'TIS TIME TO SMELL THE ROSES
Ed O'Neill...............Al Bundy
Katey Sagal..............Peggy Bundy
Amanda Bearse............Marcy D'Arcy
Christina Applegate......Kelly Bundy
David Faustino...........Bud Bundy
Ted McGinley.............Jefferson D'Arcy
Buck the Dog.............Buck
Buck's Voice.............Kevin Curran
Habib #1.................S. Kyle Parker
Habib #2.................Ted Davis
Kelly and Bud are sitting on the couch.
Peggy comes downstairs, hiding something behind her back.
PEGGY Well, kids, it's Friday afternoon, you know what that means!
Bud and Kelly both cheerfully shout out.
BUD We play "Make Believe Daddy". Yay!
KELLY We play "Make Believe Daddy". Yay!
Kelly and Bud excitedly bounce on the couch.
Peggy has a sock on her hand, it has button eyes and a button nose.
Peggy sits on the couch next to Kelly and Bud.
PEGGY [Sock Daddy voice] Hi kids, I'm home.
Kelly and Bud hug and kiss Sock Daddy.
BUD Would you like your pipe and slippers now, Daddy?
Bud sticks a miniature pipe and slippers onto Sock Daddy.
PEGGY [Sock Daddy voice to herself] And what would you like, beautiful?
[normal voice] Just hold me in your powerful argyle arms.
[Sock Daddy voice] Kids, go put on some Johnny Mathis and er... get out
Al arrives home, and enters the living room.
AL Aw no, not the sock again!
How come he gets a pipe and slippers? I've had a cold for 3 days,
I get to sleep in the garage.
PEGGY It's for your own good, Al. You know what they say; "Starve a cold,
freeze a fever."
AL Well I've got a good mind not to tell you what happened at work today.
[Peggy, Kelly and Bud are silently indifferent]
Erh, erh, and it was real interesting too!
KELLY [proudly] Well, Sock Daddy almost got stuck in the lint filter today.
AL Yep, if marriage stinks, have a kid. If the kid stinks, you have another
and then everything will be all right.
Well, let Sock Daddy top this! I've been offered early retirement.
They've offered to give me a year's pay... a cheque for $12,000.
Peggy Bud and Kelly cheer "Daddy" and hug Al affectionately.
BUD Oh, would you like your pipe and slippers now, Daddy?
Bud removes the miniature pipe and slippers from Sock Daddy, puts the pipe into
Al's mouth and sticks the slippers to Al's shirt.
Al leans over toward Sock Daddy.
AL [to Sock Daddy] HA!
PEGGY But, I don't get it, Al. You mean they'll pay you just to sit around the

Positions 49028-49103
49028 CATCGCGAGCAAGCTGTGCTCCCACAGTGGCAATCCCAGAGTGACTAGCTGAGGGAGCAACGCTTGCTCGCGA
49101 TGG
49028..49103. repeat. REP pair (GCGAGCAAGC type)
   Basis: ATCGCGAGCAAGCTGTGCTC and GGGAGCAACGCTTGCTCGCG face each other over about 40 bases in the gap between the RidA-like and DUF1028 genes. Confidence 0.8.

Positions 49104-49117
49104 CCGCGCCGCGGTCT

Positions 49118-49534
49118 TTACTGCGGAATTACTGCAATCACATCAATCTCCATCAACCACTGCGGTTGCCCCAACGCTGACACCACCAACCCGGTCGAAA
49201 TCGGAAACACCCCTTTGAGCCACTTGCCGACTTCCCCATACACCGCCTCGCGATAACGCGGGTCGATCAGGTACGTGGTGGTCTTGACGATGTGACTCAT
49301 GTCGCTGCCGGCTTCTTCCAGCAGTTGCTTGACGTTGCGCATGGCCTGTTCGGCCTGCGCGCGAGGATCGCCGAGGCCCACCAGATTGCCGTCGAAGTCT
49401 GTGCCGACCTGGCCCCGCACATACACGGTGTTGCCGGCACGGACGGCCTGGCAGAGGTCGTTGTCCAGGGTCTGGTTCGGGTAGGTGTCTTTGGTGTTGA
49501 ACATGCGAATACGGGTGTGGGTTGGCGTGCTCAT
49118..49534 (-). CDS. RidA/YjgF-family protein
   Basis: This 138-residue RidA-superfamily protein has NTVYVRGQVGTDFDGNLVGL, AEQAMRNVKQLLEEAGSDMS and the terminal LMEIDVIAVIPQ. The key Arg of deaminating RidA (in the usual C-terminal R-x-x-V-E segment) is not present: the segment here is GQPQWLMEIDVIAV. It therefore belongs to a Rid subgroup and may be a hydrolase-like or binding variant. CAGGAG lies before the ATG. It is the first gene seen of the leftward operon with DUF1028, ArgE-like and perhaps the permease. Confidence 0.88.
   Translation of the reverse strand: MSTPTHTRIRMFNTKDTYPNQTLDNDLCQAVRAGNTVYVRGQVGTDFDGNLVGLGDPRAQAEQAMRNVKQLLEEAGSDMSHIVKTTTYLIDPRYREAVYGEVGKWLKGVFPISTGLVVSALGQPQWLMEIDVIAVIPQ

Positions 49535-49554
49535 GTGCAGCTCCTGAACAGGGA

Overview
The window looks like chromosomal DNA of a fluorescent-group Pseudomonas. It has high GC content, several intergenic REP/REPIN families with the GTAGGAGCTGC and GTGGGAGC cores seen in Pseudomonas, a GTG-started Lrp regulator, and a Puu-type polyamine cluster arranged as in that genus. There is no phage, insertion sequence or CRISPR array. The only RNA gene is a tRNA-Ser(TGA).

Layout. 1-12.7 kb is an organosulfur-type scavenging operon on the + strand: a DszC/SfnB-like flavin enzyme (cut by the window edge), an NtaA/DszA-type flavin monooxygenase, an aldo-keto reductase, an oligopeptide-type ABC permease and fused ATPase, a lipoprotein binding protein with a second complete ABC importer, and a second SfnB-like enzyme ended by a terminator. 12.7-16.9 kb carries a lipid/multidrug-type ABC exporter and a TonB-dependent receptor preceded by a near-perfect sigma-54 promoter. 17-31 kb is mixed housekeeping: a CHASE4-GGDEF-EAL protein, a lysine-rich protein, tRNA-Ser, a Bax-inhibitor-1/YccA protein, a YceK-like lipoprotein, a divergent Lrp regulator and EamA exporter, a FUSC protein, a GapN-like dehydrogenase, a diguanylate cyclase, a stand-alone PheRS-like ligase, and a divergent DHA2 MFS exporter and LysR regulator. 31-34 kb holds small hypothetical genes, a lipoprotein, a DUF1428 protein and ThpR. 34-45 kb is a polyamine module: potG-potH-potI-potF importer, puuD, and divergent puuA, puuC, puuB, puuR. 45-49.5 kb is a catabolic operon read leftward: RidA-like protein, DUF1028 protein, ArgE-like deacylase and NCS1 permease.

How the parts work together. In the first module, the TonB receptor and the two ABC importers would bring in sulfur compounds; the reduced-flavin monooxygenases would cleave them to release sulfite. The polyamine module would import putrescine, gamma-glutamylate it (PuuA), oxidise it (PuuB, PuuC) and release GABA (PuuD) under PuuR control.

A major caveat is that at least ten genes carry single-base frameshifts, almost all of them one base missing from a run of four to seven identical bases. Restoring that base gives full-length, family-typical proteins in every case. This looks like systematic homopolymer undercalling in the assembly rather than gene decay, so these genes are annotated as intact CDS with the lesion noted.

AL Yes, Peg, quite a little novel idea for you, isn't it? But I don't know
what I should do.
PEGGY Well, that's never stopped you from taking me, it shouldn't stop you
from taking $12,000. Oh, take the money, Al. Look what work has done for
you, you got lines on your face, your cheeks are sallow, you've lost all
AL Peg, that's what you've done to me.
PEGGY But work can't be helping. Besides, just think what we could do with the
money. Al, we could pay off our Visa! [laughs] Do it for me, baby.
I don't know how much longer I can go without charging again.
AL I didn't work 20 years to pay off a Visa bill! Creditors don't get one
penny! [Al and Peggy sit on the couch] How dare they expect us to pay
for five year old items? I mean, If they're stupid enough to give me
credit, let them raise the interest and let the honest people pay for it.
The Bundys all laugh together.
Marcy bursts in and Jefferson stands behind her.
MARCY All right, we've had enough! Everyday our paper is missing.
We never see you take it, but we know it's you. We have many signs that
point directly to you; our stoop smells, our roses have been used as a
rest room and I keep finding all of these loose hairs [Marcy holds up a
handful of hairs] all over the porch... which look like they were once,
[Marcy places the hair on Al's head] here, [places hair on Al's ear] here
[places hair on Al's nose] or in there!
AL How dare you accuse me... or any member of my law abiding family...
I demand an apology!
Buck enters with a newspaper in his mouth.
AL That's... um... That's a bad dog.
BUCK Yeah, I stole, but at least I wasn't the one that wet the bushes.
PEGGY Look, you don't have to worry about us stealing anything anymore. Al
just got $12,000 for early retirement.
MARCY Oh, that's great, Al. Why, you could live off the interest... see, if
you don't touch your capital, your interest could be as much as $12 a
AL [eagerly interested] Really??
JEFF And you could use the time off, old paint. Don't wind up like my dad,
the man worked through his seventies, everyday of his life, his back
bent from work.
AL Was he a coal miner?
JEFF No, a gigolo. He was always going to retire... but then it was too late,
he tragically died preparing for a job -- burned to death in a tanning
bed. But at least he died the way he always wanted to - with no tan lines.
Jefferson sighs and appears to be upset.
Marcy stands behind Jefferson and pats his shoulders.
MARCY Jefferson still has the cotton balls that were between what used to be